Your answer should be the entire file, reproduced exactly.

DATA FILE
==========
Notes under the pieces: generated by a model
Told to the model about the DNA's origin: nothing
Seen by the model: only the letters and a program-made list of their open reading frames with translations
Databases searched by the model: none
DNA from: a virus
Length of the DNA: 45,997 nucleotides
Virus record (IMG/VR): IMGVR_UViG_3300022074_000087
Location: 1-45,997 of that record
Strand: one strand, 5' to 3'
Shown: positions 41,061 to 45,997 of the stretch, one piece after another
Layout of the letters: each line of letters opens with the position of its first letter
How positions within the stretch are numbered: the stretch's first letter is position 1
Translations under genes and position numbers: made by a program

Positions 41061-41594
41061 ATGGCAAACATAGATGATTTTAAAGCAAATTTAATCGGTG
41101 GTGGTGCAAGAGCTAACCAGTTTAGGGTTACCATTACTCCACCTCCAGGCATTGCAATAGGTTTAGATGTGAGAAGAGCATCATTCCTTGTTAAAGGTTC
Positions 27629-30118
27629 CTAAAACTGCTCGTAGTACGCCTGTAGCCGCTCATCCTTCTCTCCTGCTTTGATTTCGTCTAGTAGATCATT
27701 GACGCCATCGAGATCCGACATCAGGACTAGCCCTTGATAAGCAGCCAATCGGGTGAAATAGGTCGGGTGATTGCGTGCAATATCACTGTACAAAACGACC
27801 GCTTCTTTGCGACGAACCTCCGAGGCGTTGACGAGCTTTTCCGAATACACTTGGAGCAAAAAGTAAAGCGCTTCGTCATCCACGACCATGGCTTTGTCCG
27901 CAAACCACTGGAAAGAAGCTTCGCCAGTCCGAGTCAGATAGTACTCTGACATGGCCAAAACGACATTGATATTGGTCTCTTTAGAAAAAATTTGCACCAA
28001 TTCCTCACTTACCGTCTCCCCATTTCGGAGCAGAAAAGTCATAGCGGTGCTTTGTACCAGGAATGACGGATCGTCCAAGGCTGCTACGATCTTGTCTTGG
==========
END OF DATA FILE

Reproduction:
Notes under the pieces: generated by a model
Told to the model about the DNA's origin: nothing
Seen by the model: only the letters and a program-made list of their open reading frames with translations
Databases searched by the model: none
DNA from: a virus
Length of the DNA: 45,997 nucleotides
Virus record (IMG/VR): IMGVR_UViG_3300022074_000087
Location: 1-45,997 of that record
Strand: one strand, 5' to 3'
Shown: positions 41,061 to 45,997 of the stretch, one piece after another
Layout of the letters: each line of letters opens with the position of its first letter
How positions within the stretch are numbered: the stretch's first letter is position 1
Translations under genes and position numbers: made by a program

Positions 41061-41594
41061 ATGGCAAACATAGATGATTTTAAAGCAAATTTAATCGGTG
41101 GTGGTGCAAGAGCTAACCAGTTTAGGGTTACCATTACTCCACCTCCAGGCATTGCAATAGGTTTAGATGTGAGAAGAGCATCATTCCTTGTTAAAGGTTC
Positions 27629-30118
27629 CTAAAACTGCTCGTAGTACGCCTGTAGCCGCTCATCCTTCTCTCCTGCTTTGATTTCGTCTAGTAGATCATT
27701 GACGCCATCGAGATCCGACATCAGGACTAGCCCTTGATAAGCAGCCAATCGGGTGAAATAGGTCGGGTGATTGCGTGCAATATCACTGTACAAAACGACC
27801 GCTTCTTTGCGACGAACCTCCGAGGCGTTGACGAGCTTTTCCGAATACACTTGGAGCAAAAAGTAAAGCGCTTCGTCATCCACGACCATGGCTTTGTCCG
27901 CAAACCACTGGAAAGAAGCTTCGCCAGTCCGAGTCAGATAGTACTCTGACATGGCCAAAACGACATTGATATTGGTCTCTTTAGAAAAAATTTGCACCAA
28001 TTCCTCACTTACCGTCTCCCCATTTCGGAGCAGAAAAGTCATAGCGGTGCTTTGTACCAGGAATGACGGATCGTCCAAGGCTGCTACGATCTTGTCTTGG